[ut.chinese] Dec. 16

chi@vlsi.uwaterloo.ca (Bo Chi) (12/16/89)

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             * C h i n a   N e w s   D i g e s t *

		    (ND Canada Service)

                       -- Dec. 16 (I), 1989

Table of Contents
                                                                # of Lines
 1)    China Praised Bush's Initiative  .............................  27
 2)    EC Drops Stance Against Export Credits To China   ............  25
 3)    Beijing Hints At 'SOLUTION' To Fang Issue   ..................  20
 4)    Jail Terms For Two Dissidents   ..............................  27
 5)    Hunt For Most Wanted Student Is Stepped Up   .................  58

1. China Praised Bush's Initiative
Source: BEIJING (UPI)   December 14, 1989

China  Thursday  praised President Bush's initiative to improve relations as
"constructive  and   useful,"    maintaining    the conciliatory tone it has
adopted since its surprise weekend agreement with the United States.

Bush's  decision  to  send  national  security  adviser Brent Scowcroft on a
sudden  visit  to China  Sunday "will serve to promote mutual understanding,
overcome  difficulties,  and  is   conducive  to  the gradual restoration of
Sino-U.S.  relations,"  Foreign  Ministry   spokesman  Jin  Guihua said at a
weekly news briefing.

"Under  the   current    situation  in  which the international situation is
undergoing  the  most  profound  changes   since  the  end  of World War II,
contacts   between  the  United  States   and  China  are  both  useful  and
beneficial," Jin said.

Conspicuously   avoiding  the  accusatory  tone  that characterized previous
government  statements  about  the  United   States,  Jin  said  that  while
differences between the two sides remain,  "China and the United States have
major mutual interests in a wide range of areas."

One  official  explanation  for    Bush's    decision   has  been  that  the
administration  felt  it was dangerous  to further isolate China in light of
recent liberalizations in Eastern Europe.

2. EC Drops Stance Against Export Credits To China
From: tang@ssurf.ucsd.edu (Sanyee Tang)
Source: Wall Street Journal, 12/15/89

The  European  Community  has   withdrawn  its  recommendation  that  member
countries suspend new export  credits  to  China,  a  decision that will aid
trade and smaller loan  projects  but  isn't  likely help most major project

The decision was reached at last weekend's summit in Strasbourg, France.

A resumption of export credits from European governments would help European
companies that trade with  China.    It  also  would  smooth the way for the
resumption of  some  commercial  lending  to  projects  that  are  funded by
European export  credits.    Many  smaller  projects  depend  on  the export
credits, which charge the Chinese borrower a below-market rate of 8.3%.

Bigger projects, however, aren't  likely  to  be  affected.  Their financing
packages contain commercial loans  and  export  credits but usually hinge on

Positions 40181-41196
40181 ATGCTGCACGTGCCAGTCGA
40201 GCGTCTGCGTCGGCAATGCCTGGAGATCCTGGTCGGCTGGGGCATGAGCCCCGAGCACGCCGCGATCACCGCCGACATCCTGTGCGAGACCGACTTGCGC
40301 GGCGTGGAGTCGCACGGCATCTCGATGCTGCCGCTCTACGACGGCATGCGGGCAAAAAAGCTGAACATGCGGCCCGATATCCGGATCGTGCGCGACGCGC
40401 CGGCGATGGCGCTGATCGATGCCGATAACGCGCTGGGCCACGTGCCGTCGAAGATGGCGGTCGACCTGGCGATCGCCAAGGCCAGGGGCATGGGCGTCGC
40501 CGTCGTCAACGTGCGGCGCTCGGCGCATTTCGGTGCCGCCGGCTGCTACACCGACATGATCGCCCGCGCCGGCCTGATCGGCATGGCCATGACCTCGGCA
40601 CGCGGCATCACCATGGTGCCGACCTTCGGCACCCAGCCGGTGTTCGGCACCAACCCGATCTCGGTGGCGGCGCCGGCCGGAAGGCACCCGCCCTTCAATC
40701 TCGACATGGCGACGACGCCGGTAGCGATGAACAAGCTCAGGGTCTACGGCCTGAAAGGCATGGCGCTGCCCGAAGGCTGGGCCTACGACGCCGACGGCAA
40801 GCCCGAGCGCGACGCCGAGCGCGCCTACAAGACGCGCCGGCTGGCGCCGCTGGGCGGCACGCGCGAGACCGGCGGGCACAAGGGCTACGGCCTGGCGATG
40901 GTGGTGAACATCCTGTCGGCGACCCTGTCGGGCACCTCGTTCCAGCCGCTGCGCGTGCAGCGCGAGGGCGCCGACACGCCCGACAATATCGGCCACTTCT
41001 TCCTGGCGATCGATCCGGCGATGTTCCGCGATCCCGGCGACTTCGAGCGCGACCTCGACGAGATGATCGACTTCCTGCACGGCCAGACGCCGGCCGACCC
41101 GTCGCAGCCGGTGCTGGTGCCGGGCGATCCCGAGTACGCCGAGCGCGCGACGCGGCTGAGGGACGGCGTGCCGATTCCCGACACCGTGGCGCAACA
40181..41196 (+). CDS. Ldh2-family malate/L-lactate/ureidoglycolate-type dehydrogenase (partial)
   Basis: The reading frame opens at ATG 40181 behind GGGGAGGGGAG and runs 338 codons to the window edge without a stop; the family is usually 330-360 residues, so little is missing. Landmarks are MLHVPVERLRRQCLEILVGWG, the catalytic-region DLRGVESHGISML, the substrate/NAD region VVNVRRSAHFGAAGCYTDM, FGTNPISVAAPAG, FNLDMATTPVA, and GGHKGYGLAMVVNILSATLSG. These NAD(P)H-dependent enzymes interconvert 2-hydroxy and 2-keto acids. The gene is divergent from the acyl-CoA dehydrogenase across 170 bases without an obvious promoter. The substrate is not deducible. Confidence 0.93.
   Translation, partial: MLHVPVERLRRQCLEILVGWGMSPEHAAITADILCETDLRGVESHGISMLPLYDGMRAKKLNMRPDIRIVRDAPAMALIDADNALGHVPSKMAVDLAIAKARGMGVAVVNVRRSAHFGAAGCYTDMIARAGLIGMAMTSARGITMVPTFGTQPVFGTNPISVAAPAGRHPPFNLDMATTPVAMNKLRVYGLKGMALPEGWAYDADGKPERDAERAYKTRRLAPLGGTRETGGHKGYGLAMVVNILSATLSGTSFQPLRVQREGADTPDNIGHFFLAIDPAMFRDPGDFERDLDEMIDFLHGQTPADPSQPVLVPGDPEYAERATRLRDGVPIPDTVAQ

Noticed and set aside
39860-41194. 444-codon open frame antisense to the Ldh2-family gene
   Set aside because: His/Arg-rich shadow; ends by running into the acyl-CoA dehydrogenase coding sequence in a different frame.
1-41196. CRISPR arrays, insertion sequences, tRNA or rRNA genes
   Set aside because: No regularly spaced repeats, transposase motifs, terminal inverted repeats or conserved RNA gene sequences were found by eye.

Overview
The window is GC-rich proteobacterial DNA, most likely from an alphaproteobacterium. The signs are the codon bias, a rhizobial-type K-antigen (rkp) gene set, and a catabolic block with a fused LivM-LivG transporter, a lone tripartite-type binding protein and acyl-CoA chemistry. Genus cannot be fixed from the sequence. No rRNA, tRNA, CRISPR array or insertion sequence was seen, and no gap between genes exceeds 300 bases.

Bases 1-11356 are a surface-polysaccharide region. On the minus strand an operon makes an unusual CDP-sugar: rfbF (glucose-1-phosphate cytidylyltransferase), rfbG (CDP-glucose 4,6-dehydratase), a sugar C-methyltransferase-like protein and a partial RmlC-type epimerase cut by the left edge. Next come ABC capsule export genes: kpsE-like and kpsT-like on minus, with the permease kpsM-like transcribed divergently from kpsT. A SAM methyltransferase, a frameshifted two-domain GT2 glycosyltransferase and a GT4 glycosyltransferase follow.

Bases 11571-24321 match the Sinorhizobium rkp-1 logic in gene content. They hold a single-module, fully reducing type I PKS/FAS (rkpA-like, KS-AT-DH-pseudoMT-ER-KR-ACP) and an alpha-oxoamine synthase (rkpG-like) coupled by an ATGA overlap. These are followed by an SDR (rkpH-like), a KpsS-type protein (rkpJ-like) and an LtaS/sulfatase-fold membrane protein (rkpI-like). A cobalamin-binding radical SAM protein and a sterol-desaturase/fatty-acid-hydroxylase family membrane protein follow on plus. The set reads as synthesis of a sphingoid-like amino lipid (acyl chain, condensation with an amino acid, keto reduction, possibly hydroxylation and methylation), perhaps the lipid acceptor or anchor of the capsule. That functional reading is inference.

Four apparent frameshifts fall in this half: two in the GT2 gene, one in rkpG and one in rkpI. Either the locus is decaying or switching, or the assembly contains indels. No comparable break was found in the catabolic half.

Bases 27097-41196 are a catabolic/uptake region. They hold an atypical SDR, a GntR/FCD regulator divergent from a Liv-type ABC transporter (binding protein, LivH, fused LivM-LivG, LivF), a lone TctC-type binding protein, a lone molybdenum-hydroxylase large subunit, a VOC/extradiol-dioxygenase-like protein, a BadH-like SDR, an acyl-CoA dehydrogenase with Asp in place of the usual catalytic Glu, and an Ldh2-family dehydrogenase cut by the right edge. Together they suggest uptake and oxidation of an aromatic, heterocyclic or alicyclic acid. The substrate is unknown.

loans granted by European government  at  concessional rates.  The EC hasn't
lifted its freeze on such soft loans to China.

Also unlikely to be affected  are  syndicated loans by commercial banks. The
banks are still waiting for such multilateral institutions as the World Bank
to lift their lending freezes.

3. Beijing Hints At 'SOLUTION' To Fang Issue
From: hkucs!kwchan@uunet.UU.net
Source : South China Morning Post, Friday, December 15, 1989

[From John Kohut in Beijing and agencies]

China hinted yesterday for the for  the  first time it might compromise with
the United States over the issue of Fang Lizhi, the dissident astrophysicist
whose six-month refuge in the US Embassy  in Beijing has been at the core of
strained relations between the two countries.

Foreign Ministry spokesman, Mr Jin  Guihua,  in  a weekly briefing devoid of
the anti-American rhetoric common in recent months, thanked President George
Bush for sending a special envoy  to  Beijing and said he hoped Sino-US ties
could be normalised soon.

Mr Jin, however, declined to say whether China would make any concessions or
changes its policies as a result  of  the weekend visit by National Security
Adviser, Mr Brent Scowcroft,  the  first  senior  American official to visit
China since Mr Bush banned high level exchanges after the June crackdown.

4. Jail Terms For Two Dissidents
From: hkucs!kwchan@uunet.UU.net
Source : South China Morning Post, Friday, December 15, 1989

Two Chinese  "counter-revolutionaries"  have  been  sentenced to unspecified
prison terms by a  people's  court  in  Beijing,  notices posted outside the
court announced.

The two, Wang  Jiaxiang  and  Wang  Zhaoming  had  been accused of spreading
"counter-revolutionary propaganda" and  of  having  "incited" rebellion, the
court notices said on Wednesday, without fiving any other details.

The sentences were  passed  on  December  7,  the  same  day  that two other
"counter-revolutionaries", Meng Duo and Zhou  Jiguo, were sentenced to death
for taking part in the mob  lynching  of  a soldier during the night of June
3-4, when  the  Chinese  Army  launched  its  bloody  crackdown  on the pro-
democracy protests.

Another "counter-revolutionary", Chen Yong, received a life sentence.

A court in a southern Chinese city  has sentenced three Chinese to jail, two
for being in an outlawed union  during the spring unrest, the official Hunan
Daily said.

The newspaper said the prison  terms,  ranging  from three to 13 years, were
handed down by the  intermediate  court  in  the provincial capital Changsha
last Friday.

5. Hunt For Most Wanted Student Is Stepped Up
From: hkucs!kwchan@uunet.UU.net
Source : South China Morning Post, Friday, December 15, 1989

Security officials in  Guangdong  province  recently  conducted an extensive
search for the nation's most wanted student leader, Miss Chai Ling.
Miss Chai  was  the  former  "commander  general"  of  the  Tiananmen Square

She is reported to be pregnant and in hiding in the province.

Sources  in  Guangzhou,  Shenzhen  and  Zhuhai  told  The  Hongkong Standard
yesterday security authorities  on  the  three  cities  had conducted sudden
searches for Miss Chai in late November and early this month.
They were acting on orders from the Public Security Ministry in Beijing, the
sources said.

Miss Chai is believed to be in hiding with her husband, Feng Chongde, who is
also one of the 21 fugitives wanted by the authorities.

A source close to the "underground network" through which Chinese dissidents
were smuggled to the West via Hongkong, said that Miss Chai had taken refuge
in a "highly protected and secret" place where nobody could reach her.

"Chai Ling is very safe at the  moment and she's still on the mainland," the
source said.